"Be advised, my gracious mistress," cried Norris, "and do not let your grief and distraction place you in the power of your enemies. All may yet go well."

"I denounce her!" persisted Anne, wholly disregarding the caution; "and I also denounce the king. No union of his shall be happy, and other blood than mine shall flow."

At a sign from the duke she was here borne, half suffocated with emotion, to an inner apartment, while Norris was conveyed by Bouchier and a company of halberdiers to the lower gateway, and placed within the prison chamber.


What passed between Anne Boleyn and the Duke of Suffolk, and how Herne the Hunter appeared to her in the Oratory.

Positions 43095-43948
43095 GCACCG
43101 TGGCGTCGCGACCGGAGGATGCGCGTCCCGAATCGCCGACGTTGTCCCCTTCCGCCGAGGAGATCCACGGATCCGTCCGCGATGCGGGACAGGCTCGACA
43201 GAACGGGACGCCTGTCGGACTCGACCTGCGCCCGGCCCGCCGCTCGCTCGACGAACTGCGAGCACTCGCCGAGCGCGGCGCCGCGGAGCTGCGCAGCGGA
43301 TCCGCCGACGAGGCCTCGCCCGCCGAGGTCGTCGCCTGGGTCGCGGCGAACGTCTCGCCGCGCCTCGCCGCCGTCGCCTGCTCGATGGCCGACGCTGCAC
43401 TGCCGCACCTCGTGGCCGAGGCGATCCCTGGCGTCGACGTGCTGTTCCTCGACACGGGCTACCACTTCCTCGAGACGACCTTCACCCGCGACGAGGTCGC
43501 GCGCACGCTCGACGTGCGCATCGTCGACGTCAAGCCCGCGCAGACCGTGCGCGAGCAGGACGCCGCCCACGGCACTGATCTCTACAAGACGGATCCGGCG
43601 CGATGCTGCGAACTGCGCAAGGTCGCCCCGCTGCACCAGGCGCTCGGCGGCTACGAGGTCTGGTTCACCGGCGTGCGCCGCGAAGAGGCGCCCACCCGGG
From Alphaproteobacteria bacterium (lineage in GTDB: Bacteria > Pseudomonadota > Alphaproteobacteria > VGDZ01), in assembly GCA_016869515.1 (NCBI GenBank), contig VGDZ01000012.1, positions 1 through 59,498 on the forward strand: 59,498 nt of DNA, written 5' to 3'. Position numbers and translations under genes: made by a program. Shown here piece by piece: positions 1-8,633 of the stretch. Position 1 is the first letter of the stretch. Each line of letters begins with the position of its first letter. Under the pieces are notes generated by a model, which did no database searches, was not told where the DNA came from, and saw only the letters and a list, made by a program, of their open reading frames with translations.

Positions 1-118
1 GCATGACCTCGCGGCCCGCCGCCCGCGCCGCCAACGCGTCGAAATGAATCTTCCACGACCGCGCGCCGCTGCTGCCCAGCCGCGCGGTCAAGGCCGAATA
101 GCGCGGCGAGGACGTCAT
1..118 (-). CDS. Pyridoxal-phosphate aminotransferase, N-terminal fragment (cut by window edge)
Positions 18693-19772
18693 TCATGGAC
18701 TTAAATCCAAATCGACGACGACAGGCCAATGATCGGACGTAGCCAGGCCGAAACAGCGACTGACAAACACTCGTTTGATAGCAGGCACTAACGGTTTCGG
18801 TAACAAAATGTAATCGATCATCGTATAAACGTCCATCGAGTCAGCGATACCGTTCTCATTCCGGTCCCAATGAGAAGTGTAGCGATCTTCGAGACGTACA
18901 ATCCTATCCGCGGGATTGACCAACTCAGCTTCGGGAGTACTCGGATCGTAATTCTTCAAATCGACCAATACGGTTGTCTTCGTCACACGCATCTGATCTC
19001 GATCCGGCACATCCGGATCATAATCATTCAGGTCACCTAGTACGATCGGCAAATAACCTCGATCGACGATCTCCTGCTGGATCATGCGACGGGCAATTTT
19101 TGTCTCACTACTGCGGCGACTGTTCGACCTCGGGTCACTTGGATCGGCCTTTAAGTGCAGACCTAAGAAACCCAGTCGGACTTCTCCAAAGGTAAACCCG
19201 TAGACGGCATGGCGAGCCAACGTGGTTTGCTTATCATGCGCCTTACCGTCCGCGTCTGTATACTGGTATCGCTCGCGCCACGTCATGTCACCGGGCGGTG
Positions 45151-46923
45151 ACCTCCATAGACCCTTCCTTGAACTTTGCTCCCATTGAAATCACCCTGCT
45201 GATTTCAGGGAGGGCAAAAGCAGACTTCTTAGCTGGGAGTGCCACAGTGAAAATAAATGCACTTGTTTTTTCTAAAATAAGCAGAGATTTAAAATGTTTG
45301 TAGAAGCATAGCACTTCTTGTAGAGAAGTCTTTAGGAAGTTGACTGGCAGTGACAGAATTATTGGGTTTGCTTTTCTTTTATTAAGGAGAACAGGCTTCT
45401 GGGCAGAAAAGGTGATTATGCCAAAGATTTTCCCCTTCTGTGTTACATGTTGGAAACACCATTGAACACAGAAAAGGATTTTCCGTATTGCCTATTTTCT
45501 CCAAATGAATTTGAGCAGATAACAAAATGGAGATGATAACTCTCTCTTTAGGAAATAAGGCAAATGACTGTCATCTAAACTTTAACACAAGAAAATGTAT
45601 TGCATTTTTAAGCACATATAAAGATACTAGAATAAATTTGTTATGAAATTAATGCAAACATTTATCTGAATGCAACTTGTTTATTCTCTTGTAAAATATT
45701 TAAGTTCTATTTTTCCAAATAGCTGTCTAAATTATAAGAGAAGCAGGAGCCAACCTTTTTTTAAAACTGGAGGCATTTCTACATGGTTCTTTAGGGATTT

For some hours Anne Boleyn's attendants were alarmed for her reason, and there seemed good grounds for the apprehension, so wildly and incoherently did she talk, and so violently comport herself—she who was usually so gentle now weeping as if her soul would pass away in tears—now breaking into fearful hysterical laughter. It was a piteous sight, and deeply moved all who witnessed it. But towards evening she became calmer, and desired to be left by herself. Her wish being complied with, she fell upon her knees, and besought Heaven's forgiveness for her manifold offences.